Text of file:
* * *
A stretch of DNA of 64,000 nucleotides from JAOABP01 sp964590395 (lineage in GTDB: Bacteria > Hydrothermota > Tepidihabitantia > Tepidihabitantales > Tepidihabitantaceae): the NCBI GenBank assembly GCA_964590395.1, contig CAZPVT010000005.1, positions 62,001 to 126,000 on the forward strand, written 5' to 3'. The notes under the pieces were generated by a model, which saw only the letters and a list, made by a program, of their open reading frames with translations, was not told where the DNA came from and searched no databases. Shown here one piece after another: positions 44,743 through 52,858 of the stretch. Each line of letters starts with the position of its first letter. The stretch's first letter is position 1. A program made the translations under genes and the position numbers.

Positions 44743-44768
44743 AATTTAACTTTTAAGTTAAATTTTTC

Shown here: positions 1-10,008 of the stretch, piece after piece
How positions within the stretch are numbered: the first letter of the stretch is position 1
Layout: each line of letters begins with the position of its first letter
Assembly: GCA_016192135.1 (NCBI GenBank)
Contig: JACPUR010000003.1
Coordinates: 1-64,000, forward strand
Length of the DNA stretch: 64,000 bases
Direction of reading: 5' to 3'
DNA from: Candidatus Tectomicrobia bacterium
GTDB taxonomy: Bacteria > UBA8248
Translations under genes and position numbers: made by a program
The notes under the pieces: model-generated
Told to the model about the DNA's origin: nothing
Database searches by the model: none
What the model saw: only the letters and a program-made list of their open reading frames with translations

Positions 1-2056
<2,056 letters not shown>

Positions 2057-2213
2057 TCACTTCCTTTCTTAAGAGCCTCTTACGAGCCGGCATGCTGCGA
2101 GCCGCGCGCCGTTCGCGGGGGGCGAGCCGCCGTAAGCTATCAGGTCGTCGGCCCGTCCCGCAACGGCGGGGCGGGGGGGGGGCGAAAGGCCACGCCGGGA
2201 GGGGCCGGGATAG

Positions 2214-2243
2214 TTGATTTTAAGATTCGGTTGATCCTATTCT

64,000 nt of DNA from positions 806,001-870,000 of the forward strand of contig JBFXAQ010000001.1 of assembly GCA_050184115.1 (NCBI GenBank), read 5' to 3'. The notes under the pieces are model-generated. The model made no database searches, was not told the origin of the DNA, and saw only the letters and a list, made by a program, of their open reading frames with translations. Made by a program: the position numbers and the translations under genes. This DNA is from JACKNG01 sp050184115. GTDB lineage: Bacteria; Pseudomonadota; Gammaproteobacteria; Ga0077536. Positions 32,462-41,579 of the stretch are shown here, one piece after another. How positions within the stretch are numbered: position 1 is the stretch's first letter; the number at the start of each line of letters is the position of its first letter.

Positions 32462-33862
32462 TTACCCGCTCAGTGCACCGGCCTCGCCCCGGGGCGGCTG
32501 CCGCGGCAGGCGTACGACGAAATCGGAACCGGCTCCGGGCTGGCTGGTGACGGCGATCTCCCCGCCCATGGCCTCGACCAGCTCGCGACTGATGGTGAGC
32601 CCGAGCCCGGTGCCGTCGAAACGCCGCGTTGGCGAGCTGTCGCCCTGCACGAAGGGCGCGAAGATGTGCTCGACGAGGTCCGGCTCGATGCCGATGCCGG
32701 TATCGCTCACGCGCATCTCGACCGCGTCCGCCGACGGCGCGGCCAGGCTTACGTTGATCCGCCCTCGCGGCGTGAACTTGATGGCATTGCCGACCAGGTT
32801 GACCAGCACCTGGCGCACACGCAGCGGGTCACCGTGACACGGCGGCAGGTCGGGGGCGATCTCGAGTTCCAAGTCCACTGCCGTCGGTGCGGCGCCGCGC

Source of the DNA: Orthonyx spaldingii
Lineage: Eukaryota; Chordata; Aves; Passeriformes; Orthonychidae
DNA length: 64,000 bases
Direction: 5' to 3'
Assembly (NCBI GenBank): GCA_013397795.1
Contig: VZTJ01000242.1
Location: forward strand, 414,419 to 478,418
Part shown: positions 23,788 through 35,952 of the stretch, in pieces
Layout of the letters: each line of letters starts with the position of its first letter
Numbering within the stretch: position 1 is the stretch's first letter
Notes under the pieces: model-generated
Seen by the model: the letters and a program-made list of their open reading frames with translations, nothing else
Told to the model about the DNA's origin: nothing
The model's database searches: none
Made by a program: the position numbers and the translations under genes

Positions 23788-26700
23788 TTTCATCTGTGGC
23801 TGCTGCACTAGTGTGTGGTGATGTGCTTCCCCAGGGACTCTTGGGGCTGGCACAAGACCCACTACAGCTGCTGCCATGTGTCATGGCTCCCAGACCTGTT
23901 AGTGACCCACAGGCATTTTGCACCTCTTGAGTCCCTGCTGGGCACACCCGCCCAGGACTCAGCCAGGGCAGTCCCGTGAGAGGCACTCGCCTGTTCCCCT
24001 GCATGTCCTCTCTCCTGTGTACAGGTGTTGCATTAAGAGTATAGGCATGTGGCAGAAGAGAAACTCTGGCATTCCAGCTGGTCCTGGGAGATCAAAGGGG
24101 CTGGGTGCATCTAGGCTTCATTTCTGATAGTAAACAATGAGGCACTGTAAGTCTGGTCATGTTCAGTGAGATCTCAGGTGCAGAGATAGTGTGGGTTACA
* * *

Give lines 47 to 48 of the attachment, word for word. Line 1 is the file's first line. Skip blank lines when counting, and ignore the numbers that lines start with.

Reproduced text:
The model's database searches: none
Made by a program: the position numbers and the translations under genes